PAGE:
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SPORTS YOKOHAMA Vol.40 : Feature(1/3)

Let's Try Badminton!

Badminton holds the Guinness Book record for the fastest initial projectile speed of all racket sports.
The initial speed of a smash can reach up to almost 500 km per hour. Since the shuttlecock decelerates rapidly due to air resistance before reaching the opponent’s court, there is a wide gap between the initial and final speeds – a characteristic not found in other racket sports.
Badminton is played with rackets and a shuttlecock in a relatively small space, and this has made it increasingly popular in recent years as a leisure activity and a lifetime sport that people can enjoy at their own levels.
Read this volume of Sports Yokohama and try badminton!

Research cooperation from: Kumiko Ogura, Gumisawa Badminton Club, Yokohama Hakusan Junior Sports Club, Yokohama Senior High School, Nippon Sport Science University, Yokohama Badminton Association, Yokohama Ladies Badminton Federation, Ochiai Corporation and Sumitomofudosan Esforta
Information provided by: Takayuki Ochiai and Miharu Usui
Photos provided and article written by: Koji Nakamura (Yokohama Sports Association)

 

Bits of Knowledge about Badminton

History of the sport in Japan

The sport of badminton, born in England, was introduced to Japan around 1921, presumably at Yokohama YMCA. Mr. Herbert Snade, an honorary director of Yokohama YMCA, donated a set of badminton equipment to Mr. Kanetoshi Hirota, who served as the sport director of the association at the time. Mr. Hirota visited sports clubs run by Westerners in Yokohama to acquire physical training skills and was introduced to the game of badminton during those visits. So it is fair to say that his encounter with badminton represented the start of the spread of the sport in Japan (source: Japanese Olympic Committee’s introduction to badminton).

Rules

Badminton is played by either two opposing players (singles) or two opposing pairs (doubles). The basic rules are the same for both types of game. A match is the best of three games, and the player or pair winning two games first wins the match. If the opposing players or pairs have the score tied at 1-1 after the first two games, they play the third (final) game. To win a game, the player or pair must score 21 points.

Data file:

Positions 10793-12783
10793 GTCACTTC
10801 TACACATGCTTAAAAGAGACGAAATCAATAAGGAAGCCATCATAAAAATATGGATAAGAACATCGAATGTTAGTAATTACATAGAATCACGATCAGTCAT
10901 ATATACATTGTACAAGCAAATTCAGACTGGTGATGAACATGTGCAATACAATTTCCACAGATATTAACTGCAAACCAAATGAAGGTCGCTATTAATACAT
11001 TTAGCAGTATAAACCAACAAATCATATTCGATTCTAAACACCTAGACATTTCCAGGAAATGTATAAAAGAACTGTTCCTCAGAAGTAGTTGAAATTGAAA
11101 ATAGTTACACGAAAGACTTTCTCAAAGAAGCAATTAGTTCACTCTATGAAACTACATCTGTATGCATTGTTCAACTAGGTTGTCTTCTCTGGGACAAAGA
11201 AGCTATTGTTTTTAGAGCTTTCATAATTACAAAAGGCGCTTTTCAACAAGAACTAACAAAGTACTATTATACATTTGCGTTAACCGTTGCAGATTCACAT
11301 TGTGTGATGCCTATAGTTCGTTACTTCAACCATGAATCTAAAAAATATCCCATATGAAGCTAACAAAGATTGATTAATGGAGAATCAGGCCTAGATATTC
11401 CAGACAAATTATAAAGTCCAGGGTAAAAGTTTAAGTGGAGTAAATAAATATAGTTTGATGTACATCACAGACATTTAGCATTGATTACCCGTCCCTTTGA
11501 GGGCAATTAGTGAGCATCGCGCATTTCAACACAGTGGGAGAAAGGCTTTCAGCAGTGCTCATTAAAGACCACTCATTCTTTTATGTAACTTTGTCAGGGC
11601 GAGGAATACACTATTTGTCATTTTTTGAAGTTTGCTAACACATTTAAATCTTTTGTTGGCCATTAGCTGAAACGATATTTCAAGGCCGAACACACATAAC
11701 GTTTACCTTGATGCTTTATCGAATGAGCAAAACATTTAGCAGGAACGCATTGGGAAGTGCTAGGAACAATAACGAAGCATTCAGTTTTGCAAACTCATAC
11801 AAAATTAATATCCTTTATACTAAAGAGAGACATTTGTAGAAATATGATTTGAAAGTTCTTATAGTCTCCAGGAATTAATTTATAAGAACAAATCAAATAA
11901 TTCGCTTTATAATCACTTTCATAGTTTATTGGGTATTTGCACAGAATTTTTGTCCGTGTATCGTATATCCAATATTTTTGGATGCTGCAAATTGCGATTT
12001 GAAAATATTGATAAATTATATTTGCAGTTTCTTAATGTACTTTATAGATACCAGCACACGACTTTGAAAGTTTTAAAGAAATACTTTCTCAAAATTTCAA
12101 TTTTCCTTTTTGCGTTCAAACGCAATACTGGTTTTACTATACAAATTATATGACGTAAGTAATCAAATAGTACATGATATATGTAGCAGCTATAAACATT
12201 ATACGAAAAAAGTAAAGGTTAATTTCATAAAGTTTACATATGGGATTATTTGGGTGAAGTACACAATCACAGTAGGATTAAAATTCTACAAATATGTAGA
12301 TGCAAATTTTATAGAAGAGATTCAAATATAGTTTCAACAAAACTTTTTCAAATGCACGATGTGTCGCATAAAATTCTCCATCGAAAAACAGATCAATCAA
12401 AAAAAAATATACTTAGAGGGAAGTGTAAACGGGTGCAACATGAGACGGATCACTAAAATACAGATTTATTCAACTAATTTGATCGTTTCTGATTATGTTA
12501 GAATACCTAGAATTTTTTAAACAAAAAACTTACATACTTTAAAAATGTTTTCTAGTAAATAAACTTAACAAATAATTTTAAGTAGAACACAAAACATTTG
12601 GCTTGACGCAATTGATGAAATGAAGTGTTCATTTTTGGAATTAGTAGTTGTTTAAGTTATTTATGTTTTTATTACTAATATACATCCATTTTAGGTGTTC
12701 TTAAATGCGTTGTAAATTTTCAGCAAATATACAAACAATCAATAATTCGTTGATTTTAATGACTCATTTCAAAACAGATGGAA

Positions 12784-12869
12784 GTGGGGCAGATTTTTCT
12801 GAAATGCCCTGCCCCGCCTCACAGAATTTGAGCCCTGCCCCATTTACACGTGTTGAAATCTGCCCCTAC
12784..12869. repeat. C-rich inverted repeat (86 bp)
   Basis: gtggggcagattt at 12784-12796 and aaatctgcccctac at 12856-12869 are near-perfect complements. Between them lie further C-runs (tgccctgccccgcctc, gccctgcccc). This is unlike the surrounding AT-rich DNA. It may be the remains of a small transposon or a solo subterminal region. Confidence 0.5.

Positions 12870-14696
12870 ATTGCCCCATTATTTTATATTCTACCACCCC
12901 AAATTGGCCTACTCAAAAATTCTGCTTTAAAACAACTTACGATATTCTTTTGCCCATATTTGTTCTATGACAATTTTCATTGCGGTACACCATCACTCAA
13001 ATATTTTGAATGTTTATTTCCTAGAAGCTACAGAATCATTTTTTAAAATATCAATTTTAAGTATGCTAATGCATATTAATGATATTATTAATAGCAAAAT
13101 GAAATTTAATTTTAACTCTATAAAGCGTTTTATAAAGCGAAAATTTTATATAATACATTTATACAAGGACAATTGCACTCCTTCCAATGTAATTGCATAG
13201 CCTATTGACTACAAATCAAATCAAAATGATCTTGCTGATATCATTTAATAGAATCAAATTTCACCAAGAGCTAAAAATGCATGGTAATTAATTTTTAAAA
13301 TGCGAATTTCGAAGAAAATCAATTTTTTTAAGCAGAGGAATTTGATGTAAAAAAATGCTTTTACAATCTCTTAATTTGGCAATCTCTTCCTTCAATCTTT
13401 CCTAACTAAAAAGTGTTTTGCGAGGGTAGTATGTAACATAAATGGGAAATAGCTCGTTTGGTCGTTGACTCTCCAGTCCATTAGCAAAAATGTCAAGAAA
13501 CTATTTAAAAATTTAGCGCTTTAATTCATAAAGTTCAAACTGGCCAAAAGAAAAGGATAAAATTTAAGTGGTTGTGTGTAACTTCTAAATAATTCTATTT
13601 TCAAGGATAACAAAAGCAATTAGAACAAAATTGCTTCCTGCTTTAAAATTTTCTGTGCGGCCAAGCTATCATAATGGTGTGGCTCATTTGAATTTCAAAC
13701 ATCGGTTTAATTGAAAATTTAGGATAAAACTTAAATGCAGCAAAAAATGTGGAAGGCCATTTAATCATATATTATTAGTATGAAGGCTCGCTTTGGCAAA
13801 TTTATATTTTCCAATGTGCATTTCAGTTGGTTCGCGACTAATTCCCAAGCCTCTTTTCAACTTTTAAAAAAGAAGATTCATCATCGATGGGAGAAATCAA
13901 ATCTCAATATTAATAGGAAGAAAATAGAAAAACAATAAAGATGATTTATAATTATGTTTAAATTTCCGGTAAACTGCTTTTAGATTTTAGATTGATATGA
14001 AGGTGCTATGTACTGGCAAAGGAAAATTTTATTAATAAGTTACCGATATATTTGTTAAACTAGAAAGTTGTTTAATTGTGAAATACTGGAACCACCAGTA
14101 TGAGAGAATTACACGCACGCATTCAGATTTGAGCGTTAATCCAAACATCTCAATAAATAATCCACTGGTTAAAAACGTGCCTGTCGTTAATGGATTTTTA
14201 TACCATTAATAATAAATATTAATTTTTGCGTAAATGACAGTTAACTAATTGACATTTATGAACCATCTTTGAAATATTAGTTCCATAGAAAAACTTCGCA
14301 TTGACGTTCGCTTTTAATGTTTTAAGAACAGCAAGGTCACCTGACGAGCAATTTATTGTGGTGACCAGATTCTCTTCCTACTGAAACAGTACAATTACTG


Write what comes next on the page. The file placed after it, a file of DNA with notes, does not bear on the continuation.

If the score reaches 20-all, the game goes into extra time and continues until one side gains a two-point lead. In cases where the game continues without either side getting a two-point lead, the player or pair scoring 30 points first wins the match. So the largest possible winning score is 30-29. In the present game of badminton, a rally point system is adopted whereby players score a point whenever they win a rally regardless of whether they served.

Racket

The size of the racket is limited to not more than 680 mm in length and not more than 230 mm in width. Wooden rackets were mostly used in the past while, nowadays, many rackets are composed of carbon fiber composite, with some made of titanium or aluminum. A racket has strings, which are made of chemical fiber such as nylon, and in some cases, titanium is added to the material.
The grip is a wooden handle wrapped with synthetic leather tape.

Racket

Shuttlecock

The shuttlecock has a rule requiring that it have 16 feathers embedded into its base. The feathers must each measure 62 to 70 mm from top to bottom and be all identical in length. The tips of the feathers must be arranged in a circular form that is 58 to 68 mm across. The base must be 25 to 28 mm in diameter and have a round bottom. The weight of the shuttlecock is limited to 4.74 to 5.50 grams. There are two types of shuttlecock: one made of natural materials and the other made of synthetic materials. Widely used natural materials are goose feathers, duck feathers and a combination of both. Shuttlecocks typically used in competitions are composed of goose feathers, while less expensive duck feather shuttlecocks are used for training purposes.

Shuttlecock